So, if you were to take an online proctored exam, there's an entire formal check-in process. So, we verify that the government issue ID is the same person as the person taking the test. You don't want someone who looks like me taking the test under the name of someone who looks like you, Kathryn. There's a very detailed room scan by video to make sure that there aren't any learning materials, that there aren't any secondary computers or electronic devices, any note-taking materials, pens, paper et cetera in the area.
And then there's also a systems check. So, the test delivery provider looks at that and sees what kind of programs are running in the background to make sure that there's nothing that would allow a candidate to record the testing experience and then steal content from the actual exam.
Kathryn Baron (09:07): So, what have people done to try to trick the security measures? Are there any anecdotes that stand out for you?
Pete Van Dyke (09:15): It's really limited only by creativity. So, for online proctored exams, because you don't have a human being in the same room, people attempt to cheat that system in lots of different ways. They may try to record the session, either audio record or video record. They may surreptitiously have notes and access notes during the exam. It's not unusual for someone to try and have a third person, a third-party individual in the room with them to help with the exam and indicate which questions have which answers. And we've seen evidence in the past of people using things like recording devices built into eyeglass frames or even using earbud type communicators so that someone can communicate with them what the correct answer is for items.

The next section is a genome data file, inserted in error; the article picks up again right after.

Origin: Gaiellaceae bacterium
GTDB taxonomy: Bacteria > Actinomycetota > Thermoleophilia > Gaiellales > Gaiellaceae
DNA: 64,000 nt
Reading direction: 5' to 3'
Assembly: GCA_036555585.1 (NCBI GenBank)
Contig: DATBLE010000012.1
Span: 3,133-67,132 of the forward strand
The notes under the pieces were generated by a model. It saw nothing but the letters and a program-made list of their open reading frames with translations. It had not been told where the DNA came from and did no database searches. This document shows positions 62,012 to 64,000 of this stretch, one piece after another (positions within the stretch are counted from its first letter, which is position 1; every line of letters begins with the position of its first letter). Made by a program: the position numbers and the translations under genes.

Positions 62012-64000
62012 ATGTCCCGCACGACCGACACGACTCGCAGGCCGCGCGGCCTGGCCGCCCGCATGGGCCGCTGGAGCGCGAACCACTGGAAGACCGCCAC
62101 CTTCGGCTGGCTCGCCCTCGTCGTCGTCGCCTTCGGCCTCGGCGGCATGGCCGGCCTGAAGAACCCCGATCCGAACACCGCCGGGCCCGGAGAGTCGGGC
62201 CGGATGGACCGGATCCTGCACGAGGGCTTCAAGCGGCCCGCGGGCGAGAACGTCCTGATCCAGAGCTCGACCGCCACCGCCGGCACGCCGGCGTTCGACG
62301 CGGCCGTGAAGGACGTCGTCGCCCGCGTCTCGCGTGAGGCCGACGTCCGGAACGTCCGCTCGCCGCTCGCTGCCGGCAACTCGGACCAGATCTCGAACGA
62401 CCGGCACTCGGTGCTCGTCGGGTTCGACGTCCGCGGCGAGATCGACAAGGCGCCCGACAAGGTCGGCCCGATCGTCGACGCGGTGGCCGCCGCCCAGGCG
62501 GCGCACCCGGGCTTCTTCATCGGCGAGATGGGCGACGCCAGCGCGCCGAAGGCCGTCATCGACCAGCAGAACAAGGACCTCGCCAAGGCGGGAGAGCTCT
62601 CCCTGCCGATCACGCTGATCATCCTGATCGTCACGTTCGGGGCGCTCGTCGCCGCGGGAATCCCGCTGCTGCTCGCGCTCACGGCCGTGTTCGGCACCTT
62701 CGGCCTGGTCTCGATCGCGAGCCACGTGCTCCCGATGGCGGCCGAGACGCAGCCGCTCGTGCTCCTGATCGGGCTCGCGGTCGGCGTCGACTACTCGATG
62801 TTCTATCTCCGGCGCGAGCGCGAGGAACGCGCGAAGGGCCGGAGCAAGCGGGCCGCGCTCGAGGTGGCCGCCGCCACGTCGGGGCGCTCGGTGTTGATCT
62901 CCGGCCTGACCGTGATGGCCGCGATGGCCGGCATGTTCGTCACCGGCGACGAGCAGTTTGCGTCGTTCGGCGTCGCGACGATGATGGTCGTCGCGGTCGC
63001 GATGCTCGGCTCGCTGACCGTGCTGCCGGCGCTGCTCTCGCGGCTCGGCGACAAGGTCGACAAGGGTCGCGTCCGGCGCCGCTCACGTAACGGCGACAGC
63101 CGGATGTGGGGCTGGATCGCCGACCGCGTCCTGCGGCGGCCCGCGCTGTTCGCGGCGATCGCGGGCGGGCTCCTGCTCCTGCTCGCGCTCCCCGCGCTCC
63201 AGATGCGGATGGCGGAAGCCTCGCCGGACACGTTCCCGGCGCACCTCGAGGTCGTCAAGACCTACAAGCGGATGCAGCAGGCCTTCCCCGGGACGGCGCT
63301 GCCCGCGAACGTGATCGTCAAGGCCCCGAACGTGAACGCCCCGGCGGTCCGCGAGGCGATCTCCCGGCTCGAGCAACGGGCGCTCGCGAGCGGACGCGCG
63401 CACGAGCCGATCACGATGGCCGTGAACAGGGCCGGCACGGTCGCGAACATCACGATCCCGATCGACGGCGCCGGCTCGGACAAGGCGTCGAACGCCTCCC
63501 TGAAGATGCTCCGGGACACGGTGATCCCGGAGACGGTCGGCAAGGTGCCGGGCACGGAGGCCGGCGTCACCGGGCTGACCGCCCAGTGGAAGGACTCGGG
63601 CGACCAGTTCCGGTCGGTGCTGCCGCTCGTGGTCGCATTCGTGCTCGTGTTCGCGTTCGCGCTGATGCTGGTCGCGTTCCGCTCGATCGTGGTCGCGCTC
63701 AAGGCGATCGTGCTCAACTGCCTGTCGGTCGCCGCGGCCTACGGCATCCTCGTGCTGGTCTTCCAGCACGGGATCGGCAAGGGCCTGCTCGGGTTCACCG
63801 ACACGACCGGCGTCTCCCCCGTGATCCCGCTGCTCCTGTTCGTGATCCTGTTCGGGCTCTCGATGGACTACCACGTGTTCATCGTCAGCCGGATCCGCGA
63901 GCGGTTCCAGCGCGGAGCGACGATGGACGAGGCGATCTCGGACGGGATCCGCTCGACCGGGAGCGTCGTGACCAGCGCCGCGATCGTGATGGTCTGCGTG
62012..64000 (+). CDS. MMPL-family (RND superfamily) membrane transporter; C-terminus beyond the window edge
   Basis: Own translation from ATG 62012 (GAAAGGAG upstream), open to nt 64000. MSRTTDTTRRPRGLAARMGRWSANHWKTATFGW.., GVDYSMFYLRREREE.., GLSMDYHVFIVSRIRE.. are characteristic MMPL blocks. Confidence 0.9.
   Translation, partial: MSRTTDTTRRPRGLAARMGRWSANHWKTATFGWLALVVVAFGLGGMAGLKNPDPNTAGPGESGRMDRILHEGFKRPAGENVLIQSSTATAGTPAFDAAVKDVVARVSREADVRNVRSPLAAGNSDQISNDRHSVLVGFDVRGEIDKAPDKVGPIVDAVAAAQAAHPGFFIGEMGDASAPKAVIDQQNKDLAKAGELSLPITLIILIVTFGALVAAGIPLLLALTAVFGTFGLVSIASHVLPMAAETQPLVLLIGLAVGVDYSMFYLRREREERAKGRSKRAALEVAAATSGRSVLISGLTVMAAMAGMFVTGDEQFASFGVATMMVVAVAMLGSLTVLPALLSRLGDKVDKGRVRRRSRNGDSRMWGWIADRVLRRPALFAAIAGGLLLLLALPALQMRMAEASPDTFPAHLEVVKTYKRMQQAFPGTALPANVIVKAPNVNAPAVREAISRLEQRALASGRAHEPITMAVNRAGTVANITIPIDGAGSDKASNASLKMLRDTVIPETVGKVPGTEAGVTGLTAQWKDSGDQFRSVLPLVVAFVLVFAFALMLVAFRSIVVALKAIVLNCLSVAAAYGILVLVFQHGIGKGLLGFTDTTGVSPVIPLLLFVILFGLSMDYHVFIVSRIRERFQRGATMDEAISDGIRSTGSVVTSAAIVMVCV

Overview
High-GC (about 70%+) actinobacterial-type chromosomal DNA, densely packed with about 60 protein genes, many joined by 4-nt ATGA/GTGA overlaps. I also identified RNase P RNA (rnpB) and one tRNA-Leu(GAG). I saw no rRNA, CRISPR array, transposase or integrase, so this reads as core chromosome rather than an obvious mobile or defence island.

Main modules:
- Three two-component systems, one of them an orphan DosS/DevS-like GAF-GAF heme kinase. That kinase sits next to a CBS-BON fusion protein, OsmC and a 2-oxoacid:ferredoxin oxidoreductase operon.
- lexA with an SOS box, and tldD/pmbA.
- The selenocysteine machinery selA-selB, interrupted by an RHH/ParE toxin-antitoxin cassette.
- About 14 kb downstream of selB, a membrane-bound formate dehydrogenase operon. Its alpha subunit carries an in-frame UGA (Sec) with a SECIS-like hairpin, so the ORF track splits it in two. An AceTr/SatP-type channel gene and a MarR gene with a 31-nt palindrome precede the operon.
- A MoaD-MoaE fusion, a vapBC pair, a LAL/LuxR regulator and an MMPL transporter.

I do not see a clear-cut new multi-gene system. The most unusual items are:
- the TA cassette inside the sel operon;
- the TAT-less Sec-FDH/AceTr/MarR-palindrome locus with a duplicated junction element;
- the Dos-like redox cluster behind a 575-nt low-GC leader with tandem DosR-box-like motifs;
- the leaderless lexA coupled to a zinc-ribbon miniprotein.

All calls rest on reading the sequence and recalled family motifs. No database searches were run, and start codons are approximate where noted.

Perhaps one of the more interesting things that we've had when someone takes an exam with a proxy tester, the proxy tester loads software on their machine that allows them to remote control, take
The Score on Academic Integrity – Dr. Roy Swift, Executive Director of Workcred
This episode of The Score features Dr. Roy Swift, the Executive Director of Workcred, an affiliate of the American National Standards Institute. He also served as executive director of the National Board for Certification in Occupational Therapy. This appointment followed a 28-year career in the U.S. Army Medical Department, where in his last position, he was chief of the Army Medical Specialist Corps in the Army Surgeon General’s Office with policy responsibility for Army occupational therapists, physical therapists, dieticians, and physician assistants throughout the world.